unless previously maked to be excluded from collection
               with amltake. To remark an object for collection,
               amldrop needs be called.  Objects stay valid as long as
               they are reachable from amlroot.

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     AML(2)                                                     AML(2)

          The aml library can be linked into userspace programs and
          the kernel which have different means of hardware access and
          memory constraints.

          The Amlio data structure defines access to a hardware space.

          enum {
                 MemSpace      = 0x00,
                 IoSpace              = 0x01,
                 PcicfgSpace   = 0x02,
                 EbctlSpace    = 0x03,
                 SmbusSpace    = 0x04,
                 CmosSpace     = 0x05,
                 PcibarSpace   = 0x06,
                 IpmiSpace     = 0x07,

          typedef struct Amlio Amlio;
          struct Amlio
                 int    space;
                 uvlong off;
                 uvlong len;
                 void   *name;
                 uchar  *va;

                 void   *aux;
                 int    (*read)(Amlio *io, void *data, int len, int off);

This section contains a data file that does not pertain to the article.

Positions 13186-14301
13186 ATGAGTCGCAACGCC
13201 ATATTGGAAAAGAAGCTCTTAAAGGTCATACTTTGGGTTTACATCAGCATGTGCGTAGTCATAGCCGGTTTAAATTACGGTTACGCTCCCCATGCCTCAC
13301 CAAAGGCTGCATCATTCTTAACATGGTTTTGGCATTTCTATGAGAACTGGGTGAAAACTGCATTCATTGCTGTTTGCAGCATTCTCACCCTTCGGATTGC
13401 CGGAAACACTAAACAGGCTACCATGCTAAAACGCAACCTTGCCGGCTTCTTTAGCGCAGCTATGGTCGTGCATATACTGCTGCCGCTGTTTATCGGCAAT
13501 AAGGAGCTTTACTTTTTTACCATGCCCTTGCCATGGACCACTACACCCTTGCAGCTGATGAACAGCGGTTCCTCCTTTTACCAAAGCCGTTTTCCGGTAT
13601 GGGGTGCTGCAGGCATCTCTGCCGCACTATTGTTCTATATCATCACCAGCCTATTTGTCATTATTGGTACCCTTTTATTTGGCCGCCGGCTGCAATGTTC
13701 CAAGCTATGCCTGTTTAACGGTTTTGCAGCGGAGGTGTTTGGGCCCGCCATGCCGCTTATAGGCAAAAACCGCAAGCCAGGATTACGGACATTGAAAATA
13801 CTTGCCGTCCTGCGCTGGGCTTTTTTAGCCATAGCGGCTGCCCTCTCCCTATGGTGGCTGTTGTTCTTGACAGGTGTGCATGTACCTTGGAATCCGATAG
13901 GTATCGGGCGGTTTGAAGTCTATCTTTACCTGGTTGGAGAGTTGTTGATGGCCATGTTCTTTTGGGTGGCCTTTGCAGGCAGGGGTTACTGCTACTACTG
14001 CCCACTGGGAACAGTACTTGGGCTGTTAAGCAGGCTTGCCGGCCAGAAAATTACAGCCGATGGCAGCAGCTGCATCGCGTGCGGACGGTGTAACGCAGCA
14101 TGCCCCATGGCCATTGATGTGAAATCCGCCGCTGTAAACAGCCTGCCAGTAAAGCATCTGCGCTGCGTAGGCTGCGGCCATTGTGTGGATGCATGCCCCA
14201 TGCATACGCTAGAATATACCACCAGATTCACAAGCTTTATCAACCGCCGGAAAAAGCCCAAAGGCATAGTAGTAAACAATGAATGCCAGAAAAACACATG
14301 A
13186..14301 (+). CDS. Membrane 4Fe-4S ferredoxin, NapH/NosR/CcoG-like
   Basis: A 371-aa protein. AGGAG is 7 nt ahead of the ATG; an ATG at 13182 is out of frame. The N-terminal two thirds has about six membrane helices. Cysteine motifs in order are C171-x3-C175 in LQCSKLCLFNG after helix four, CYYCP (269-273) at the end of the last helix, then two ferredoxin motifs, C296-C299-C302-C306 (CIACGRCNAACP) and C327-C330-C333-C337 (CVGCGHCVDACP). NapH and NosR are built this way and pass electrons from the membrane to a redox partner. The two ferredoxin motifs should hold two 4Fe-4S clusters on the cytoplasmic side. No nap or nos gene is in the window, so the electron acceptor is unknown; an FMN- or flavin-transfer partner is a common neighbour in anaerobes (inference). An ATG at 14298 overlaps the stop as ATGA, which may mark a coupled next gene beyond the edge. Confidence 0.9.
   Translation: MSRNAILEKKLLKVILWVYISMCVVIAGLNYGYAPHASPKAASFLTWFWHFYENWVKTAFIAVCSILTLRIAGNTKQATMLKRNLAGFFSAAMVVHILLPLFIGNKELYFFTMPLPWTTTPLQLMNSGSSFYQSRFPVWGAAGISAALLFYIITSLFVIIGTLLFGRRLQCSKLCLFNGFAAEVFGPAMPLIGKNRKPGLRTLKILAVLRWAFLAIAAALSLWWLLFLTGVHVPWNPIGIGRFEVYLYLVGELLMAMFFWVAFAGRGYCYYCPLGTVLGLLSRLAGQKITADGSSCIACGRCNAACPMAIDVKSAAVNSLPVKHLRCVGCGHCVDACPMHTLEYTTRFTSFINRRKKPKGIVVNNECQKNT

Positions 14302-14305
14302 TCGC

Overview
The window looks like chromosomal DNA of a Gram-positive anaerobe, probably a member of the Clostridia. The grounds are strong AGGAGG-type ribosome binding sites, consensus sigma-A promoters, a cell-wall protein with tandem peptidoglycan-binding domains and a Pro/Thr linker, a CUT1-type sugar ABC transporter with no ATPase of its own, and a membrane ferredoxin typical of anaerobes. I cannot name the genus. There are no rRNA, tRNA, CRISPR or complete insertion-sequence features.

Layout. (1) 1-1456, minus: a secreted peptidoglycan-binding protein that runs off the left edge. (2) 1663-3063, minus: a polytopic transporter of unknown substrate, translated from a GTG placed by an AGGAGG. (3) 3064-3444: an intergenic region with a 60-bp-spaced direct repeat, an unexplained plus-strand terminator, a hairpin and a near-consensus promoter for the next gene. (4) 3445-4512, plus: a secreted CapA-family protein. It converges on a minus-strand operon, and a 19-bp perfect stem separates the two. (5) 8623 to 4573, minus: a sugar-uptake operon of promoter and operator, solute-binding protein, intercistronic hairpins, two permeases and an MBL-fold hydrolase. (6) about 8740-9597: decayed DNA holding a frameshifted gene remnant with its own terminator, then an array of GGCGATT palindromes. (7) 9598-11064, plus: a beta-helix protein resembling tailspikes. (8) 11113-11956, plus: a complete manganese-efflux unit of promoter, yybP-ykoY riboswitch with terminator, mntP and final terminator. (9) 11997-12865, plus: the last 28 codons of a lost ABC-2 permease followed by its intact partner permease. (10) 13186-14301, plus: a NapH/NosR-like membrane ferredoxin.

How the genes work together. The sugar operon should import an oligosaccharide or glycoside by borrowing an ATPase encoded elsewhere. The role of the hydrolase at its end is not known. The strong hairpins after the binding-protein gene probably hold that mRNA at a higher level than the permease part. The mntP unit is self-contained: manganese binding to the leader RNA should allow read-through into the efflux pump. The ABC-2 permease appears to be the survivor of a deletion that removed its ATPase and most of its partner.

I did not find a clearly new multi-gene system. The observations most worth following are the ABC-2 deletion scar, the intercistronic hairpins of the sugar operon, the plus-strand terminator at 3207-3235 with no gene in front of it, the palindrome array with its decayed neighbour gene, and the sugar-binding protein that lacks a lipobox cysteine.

int    (*write)(Amlio *io, void *data, int len, int off);

          The members space, off, len and name are initialized by the
          interpreter and describe the I/O region it needs access to.
          For memory regions, va can to be set to the virtual address
          mapping base by the mapping function.  The interpreter will
          call the read and write function pointers with a relative
          offset to the regions base offset.  The aux pointer can be
          used freely by the map function to attach its own resources
          to the I/O region and allows it to free these resources on

          amlmapio(io) amlunmapio(io)
               The interpreter calls amlmapio with a Amlio data struc-
               ture that is to be filled out. When finished, the
               interpreter calls amlunmapio with the same data struc-
               ture to allow freeing resources.

               Amldelay is called by the interpreter with the number
               of microseconds to sleep.

          amlalloc(n) amlfree(p)

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     AML(2)                                                     AML(2)

               Amlalloc and amlfree can be optionally defined to con-
               trol dynamic memory allocation providing a way to limit
               or pool the memory allocated by acpi.  If not provided,
               the library will use the functions defined in malloc(2)
               for dynamic allocation.